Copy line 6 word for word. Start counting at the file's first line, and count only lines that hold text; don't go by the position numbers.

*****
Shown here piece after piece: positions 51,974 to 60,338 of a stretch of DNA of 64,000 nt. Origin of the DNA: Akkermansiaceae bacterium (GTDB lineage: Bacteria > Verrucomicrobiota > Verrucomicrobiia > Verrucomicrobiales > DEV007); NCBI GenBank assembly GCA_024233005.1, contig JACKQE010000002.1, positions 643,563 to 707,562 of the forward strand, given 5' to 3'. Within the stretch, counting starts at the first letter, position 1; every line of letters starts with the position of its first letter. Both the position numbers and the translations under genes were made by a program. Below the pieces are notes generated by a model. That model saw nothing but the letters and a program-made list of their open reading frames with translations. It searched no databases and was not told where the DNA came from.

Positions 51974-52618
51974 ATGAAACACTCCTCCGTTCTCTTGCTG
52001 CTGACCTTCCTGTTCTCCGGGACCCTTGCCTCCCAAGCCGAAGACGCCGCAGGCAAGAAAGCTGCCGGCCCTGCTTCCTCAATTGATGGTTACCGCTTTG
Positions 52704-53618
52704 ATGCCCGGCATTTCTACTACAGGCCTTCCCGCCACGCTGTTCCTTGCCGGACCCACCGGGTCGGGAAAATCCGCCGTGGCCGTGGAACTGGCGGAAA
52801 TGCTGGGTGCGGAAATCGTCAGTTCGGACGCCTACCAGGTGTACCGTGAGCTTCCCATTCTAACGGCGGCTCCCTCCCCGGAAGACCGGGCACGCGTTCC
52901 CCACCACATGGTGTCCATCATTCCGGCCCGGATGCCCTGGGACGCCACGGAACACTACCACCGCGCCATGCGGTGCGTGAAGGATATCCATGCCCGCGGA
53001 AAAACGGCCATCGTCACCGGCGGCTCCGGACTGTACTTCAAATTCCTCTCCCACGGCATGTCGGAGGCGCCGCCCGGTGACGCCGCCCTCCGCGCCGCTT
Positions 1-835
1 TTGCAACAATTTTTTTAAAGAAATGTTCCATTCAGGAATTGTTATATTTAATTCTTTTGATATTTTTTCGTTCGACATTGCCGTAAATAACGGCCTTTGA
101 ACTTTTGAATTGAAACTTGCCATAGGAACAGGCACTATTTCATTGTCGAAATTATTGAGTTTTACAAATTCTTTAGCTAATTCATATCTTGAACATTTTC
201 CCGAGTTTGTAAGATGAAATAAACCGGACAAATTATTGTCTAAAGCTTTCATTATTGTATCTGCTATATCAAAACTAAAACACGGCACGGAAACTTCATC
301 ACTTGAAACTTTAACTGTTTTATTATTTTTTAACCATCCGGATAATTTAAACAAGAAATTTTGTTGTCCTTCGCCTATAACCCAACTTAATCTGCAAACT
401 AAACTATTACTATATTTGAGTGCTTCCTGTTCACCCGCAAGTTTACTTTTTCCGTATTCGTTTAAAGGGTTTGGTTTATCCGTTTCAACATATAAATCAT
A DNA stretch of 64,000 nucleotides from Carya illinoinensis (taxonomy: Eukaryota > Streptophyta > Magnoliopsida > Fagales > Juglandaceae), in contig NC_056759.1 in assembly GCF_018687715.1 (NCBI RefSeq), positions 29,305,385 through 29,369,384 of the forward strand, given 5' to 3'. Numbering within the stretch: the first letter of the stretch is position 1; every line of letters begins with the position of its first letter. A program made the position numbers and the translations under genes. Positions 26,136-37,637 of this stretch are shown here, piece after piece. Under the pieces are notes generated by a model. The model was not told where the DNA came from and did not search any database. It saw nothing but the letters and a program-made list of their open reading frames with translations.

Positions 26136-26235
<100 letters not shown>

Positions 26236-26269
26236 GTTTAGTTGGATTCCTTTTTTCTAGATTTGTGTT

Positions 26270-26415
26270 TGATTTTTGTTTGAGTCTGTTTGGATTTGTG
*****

52704 ATGCCCGGCATTTCTACTACAGGCCTTCCCGCCACGCTGTTCCTTGCCGGACCCACCGGGTCGGGAAAATCCGCCGTGGCCGTGGAACTGGCGGAAA